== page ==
HANK: Oh, heavens, yes. Deb, can you please come over? I have...clothes. Yeesh. I've given away lots, but I could use someone tough. And my press clippings, of course, must have. And books. Got to go. GOT TO! We called in a person to go into our basement..he had a big big dumpster and everything just went into that. It was terrific. Nothing better than getting rid of stuff--it's so empowering.

When Jonathan and I merged households, I got rid of LOTS of his clothes. That was easy. I called it his "southwestern collection." You don't wanna know.

I have a rule that I can't buy any new clothes unless I get rid of three things I have. That kind of works.

ROBERTA: His southwestern collection--that totally cracks me up Hank!

JULIA: Pictures! Pictures!

ROBERTA: John had a dreadful polyester warm-up suit that he wore to play tennis a couple of times a week. I overlooked it while we dated, but then it got the heave-ho. Of course then he tried to throw out my aqua sweatpants--not so fast Mister!

RHYS: And my John still has bush jackets that he wore in Indonesia. He used to show up at the kids' swim meets and embarrass the heck out of them!

HALLIE: My husband has clothes he wore in junior high. Really. I have a particularly effective hissy fit where I declare that I will not will not will not end up married to the male equivalent of a bag lady. Sometimes I cry. If I get het up enough it usually works and a few things go out. Or moved around so I'll think they went.

I am so not a hoarder. One set of china... er, stoneware. All I collect are feathers found on hikes and Chinese fortunes.

RHYS: I'm afraid I collect things too: rocks, shells, antique paperweights, dolls from around the world, and John inherited his parents lovely antique things--Chinese plates, English name it,we've got it. And they are lovely but I've no idea what will happen to them when we die.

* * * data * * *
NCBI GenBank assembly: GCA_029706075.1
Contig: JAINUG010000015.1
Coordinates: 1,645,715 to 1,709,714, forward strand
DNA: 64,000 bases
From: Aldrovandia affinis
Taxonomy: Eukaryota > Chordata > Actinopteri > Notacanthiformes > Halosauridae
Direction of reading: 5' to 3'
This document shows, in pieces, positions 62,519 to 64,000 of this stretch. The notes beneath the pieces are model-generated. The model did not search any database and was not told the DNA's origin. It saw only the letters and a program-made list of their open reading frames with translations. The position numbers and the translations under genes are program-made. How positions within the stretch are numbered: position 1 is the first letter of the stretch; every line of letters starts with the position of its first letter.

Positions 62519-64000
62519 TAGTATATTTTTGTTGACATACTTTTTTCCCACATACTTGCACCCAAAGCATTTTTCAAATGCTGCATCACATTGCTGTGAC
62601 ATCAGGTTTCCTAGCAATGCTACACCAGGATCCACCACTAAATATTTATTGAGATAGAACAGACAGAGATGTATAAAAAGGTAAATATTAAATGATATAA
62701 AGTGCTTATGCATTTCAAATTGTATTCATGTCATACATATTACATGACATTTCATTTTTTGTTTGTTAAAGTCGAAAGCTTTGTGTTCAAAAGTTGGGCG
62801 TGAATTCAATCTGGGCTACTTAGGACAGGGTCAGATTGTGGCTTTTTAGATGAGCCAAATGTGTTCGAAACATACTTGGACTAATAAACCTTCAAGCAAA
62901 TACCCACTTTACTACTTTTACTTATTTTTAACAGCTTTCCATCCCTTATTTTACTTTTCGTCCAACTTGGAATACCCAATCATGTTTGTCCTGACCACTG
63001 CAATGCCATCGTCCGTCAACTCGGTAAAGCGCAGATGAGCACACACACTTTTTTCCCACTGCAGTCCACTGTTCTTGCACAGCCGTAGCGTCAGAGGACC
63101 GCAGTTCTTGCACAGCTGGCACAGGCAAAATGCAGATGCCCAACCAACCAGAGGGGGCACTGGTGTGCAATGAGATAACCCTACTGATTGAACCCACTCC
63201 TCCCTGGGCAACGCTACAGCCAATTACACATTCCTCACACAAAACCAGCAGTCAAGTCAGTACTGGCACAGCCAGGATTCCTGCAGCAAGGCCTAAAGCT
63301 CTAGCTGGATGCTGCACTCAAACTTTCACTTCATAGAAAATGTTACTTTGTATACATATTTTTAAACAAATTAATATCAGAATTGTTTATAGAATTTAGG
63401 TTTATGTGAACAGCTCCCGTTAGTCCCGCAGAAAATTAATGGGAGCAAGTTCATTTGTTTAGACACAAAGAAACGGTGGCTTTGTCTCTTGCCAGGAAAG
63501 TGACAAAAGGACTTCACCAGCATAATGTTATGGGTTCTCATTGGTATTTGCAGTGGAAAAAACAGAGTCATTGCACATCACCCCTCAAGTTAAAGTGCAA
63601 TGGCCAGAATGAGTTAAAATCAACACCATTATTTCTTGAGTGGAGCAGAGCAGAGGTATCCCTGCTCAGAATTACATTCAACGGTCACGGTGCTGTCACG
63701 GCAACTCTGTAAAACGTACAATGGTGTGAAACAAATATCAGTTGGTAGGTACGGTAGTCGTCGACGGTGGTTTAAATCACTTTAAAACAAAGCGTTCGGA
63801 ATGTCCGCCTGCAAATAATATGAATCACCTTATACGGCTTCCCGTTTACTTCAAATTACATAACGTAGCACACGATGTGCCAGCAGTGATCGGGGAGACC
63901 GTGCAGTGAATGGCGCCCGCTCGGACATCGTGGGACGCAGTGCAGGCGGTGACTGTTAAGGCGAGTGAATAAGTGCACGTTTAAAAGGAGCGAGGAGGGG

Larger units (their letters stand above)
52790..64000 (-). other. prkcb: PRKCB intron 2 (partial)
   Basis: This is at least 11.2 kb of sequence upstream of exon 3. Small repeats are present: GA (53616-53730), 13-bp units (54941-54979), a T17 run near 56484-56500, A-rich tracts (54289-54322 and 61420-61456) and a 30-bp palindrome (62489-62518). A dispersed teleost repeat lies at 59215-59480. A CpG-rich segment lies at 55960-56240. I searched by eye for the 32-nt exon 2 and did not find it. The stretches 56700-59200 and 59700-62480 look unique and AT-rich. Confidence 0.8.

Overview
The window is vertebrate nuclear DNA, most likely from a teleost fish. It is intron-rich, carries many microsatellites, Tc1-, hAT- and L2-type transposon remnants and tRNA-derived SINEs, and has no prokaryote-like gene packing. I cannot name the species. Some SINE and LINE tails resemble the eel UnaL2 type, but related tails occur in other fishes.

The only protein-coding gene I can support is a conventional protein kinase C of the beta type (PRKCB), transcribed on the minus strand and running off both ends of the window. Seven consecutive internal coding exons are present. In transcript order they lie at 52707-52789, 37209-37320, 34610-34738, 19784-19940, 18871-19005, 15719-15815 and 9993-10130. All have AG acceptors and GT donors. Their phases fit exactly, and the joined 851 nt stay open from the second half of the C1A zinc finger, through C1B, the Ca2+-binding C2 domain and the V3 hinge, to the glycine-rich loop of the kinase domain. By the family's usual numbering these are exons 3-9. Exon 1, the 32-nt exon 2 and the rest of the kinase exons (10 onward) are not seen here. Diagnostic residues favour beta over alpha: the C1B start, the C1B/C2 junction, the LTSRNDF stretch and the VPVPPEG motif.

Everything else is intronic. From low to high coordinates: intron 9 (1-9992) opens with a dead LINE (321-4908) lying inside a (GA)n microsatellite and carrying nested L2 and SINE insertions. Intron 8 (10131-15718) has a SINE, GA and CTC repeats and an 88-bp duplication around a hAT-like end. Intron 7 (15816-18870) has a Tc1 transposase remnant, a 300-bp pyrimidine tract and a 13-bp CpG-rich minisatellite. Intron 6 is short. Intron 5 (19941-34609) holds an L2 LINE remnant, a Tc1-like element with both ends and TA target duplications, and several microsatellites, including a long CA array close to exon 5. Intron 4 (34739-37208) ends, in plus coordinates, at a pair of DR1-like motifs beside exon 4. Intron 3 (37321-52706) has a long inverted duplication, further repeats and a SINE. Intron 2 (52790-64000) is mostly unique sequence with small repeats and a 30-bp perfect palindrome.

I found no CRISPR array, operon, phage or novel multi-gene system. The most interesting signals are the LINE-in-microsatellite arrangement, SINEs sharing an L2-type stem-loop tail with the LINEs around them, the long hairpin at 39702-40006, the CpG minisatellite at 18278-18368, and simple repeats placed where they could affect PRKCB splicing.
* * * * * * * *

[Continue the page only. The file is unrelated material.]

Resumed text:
ROSEMARY: Husband's stuff is much more annoying than mine. And this from a woman who probably owns 100 tablecloths, 40 vases, 5 sets of china, gardening magazines from 10 years ago and more cookie cutters and tartlet pans than Martha Stewart. And bowls of shells and coral. But I'm not a hoarder. I love them all.
And I do try to donate or throw away something every time I bring something new into the house.

Jonathan as a cowboy? I don't see it. But then Bruce had a jacket he referred to as his Italian jacket - I thought it made him look like a sportcaster from the 70s. I was so happy when we said ciao to that one.

JULIA: Ross had a disco outfit when we met in the early eighties. He had also saved all his wide-collared shirts. Sadly, they somehow got lost when we moved him from Washington, DC to Maine. These things do happen.

ROSEMARY: Let me ask a question many sets of sheets do people have?

HANK: Ro, I love you, I really do. And I ain't answering that one. Although I,too, would be interested to hear from others.

JULIA: Two per bed. Our house is almost 200 years old, and closet space is very limited. We can store a ton up in the attic our out in the barn, but that doesn't help when it comes to bedding, does it?

RHYS: No, not into sheets. Just enough to change every bed. How about shoes, Hank dearest? Or black suits? How many black suits does one person need?
And now let's hear from you? What is essential in your life that would be called hoarding to others? Come on fess up now!